Now that Ed has finally claimed his villainous identity, let's retire "Ed" from now on. Smith is now essentially playing "Riddler" going forward. Let's just hope Riddler is ready for Penguin's revenge, as improbable as his survival is anyway.
A TALE OF TWO BRUCES
While Ed becomes Riddler, emo Bruce (David Mazouz) -- we're still sticking with that until the show gives him a different name -- looks to have become young Master B himself. Having memorized all the details of his life and mastered his mannerisms, emo Bruce infiltrates Wayne Manor by episode's end, though it's unclear what the Court of Owls' endgame is with him. One has to imagine it has something to do with controlling industry in Wayne Enterprises, but with any luck, we won't end up trapped in a series of bland boardroom scenes as a result (ahem, Iron Fist).
In any case, Bruce's brief training scene with Alfred (Sean Pertwee) (is that essentially a proto-batarang we saw?) is enough to convince us that we need way more of that storyline on the show, especially if this teenaged boy is ever going to become the Dark Knight. Gotham has been good about showing flickers of the hero within the adolescent since last season, but perhaps the imminent introduction of Ra's al Ghul means that the show is truly committing to this direction. As silly as it is for Bruce to believe that Selina (Camren Bicondova) would send him a note to meet her -- that was a predictable twist, considering how out of character that would be for her -- it does reveal even more so that Bruce has yet to master his emotions and is easily manipulated by them.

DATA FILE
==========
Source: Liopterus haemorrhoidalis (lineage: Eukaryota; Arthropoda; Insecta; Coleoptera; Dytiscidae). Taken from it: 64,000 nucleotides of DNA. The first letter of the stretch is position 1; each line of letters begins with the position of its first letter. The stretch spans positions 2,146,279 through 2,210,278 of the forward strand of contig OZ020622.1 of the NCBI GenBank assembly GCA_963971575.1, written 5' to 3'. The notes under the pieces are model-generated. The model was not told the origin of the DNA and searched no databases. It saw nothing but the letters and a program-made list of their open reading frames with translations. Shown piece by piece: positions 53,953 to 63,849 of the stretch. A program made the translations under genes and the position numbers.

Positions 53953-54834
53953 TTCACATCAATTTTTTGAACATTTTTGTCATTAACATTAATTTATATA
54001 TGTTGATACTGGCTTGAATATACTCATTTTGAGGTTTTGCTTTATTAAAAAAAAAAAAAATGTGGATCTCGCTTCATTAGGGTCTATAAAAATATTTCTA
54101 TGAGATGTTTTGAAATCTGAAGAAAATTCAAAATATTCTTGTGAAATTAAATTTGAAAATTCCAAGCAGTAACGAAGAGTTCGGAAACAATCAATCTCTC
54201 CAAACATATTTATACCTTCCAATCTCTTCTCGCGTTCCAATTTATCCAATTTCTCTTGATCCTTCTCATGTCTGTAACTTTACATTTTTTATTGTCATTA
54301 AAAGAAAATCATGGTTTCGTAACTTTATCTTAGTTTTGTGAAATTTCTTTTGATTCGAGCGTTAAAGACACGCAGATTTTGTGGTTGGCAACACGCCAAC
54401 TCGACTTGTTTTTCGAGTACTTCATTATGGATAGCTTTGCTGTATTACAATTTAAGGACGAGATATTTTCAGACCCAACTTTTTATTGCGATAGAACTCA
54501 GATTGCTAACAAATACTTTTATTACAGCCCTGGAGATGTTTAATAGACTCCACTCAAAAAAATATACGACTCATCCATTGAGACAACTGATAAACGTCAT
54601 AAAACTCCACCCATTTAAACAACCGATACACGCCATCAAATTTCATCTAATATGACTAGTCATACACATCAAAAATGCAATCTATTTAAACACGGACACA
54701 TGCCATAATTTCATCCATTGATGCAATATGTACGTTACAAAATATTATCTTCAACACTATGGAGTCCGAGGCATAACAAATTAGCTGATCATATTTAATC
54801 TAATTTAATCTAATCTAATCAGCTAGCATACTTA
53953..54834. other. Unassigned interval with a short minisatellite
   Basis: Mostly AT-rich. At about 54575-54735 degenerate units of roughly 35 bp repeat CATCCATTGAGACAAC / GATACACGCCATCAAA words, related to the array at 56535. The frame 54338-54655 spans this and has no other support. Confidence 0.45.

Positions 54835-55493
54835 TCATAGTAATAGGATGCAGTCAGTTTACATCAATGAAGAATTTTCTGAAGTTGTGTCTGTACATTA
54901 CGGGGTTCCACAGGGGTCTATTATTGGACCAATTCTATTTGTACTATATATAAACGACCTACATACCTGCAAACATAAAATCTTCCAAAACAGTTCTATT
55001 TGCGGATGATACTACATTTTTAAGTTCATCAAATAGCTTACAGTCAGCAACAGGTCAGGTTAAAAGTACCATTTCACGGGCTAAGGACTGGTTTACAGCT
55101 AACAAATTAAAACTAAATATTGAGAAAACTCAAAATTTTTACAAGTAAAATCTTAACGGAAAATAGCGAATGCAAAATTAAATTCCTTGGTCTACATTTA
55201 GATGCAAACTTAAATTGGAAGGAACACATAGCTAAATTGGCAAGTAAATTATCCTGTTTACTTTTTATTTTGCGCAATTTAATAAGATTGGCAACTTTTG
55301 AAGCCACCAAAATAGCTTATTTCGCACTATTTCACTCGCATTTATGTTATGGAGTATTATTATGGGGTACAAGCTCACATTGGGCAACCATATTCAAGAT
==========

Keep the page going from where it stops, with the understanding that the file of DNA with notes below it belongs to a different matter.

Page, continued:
GORDON AND THE OWLS
And the weakest part of the show is once again Gordon. It's ironic that Gotham's ostensible leading man has developed increasingly into its Achilles' heel, but it's definitely the case. McKenzie serves his purpose well in the role; the character just isn't interesting enough to lead the series. At this point, Bullock would be a more fun, more complicated lead. As it is, this episode sees Gordon attempting to wring the truth from his long-lost uncle (James Remar), who claims that he has turned against the Court of Owls despite being a longtime member of the secret organization.
Naturally, we the viewers are left pondering whether good ol' Uncle Frank is playing his nephew or Kathryn (Leslie Hendrix). Maybe if Frank was a character we were invested in, we would care one way or another, but since he miraculously turned up an episode ago, it's a far reach for the show to expect viewers to be invested in Gordon's tenuous relationship with his uncle, regardless of where his allegiance may lie. Certainly, we'll figure all that out in the weeks ahead, but the Court of Owls storyline needs to gain steam quickly if it's supposed to be the crux of the big climax at the end of season 3. Who else is hoping that Bruce wakes up in the care of the League of Shadows? It definitely looks like that may be the case.
Gotham returns next Monday with ‘These Delicate and Dark Obsessions’ at 8pm on FOX.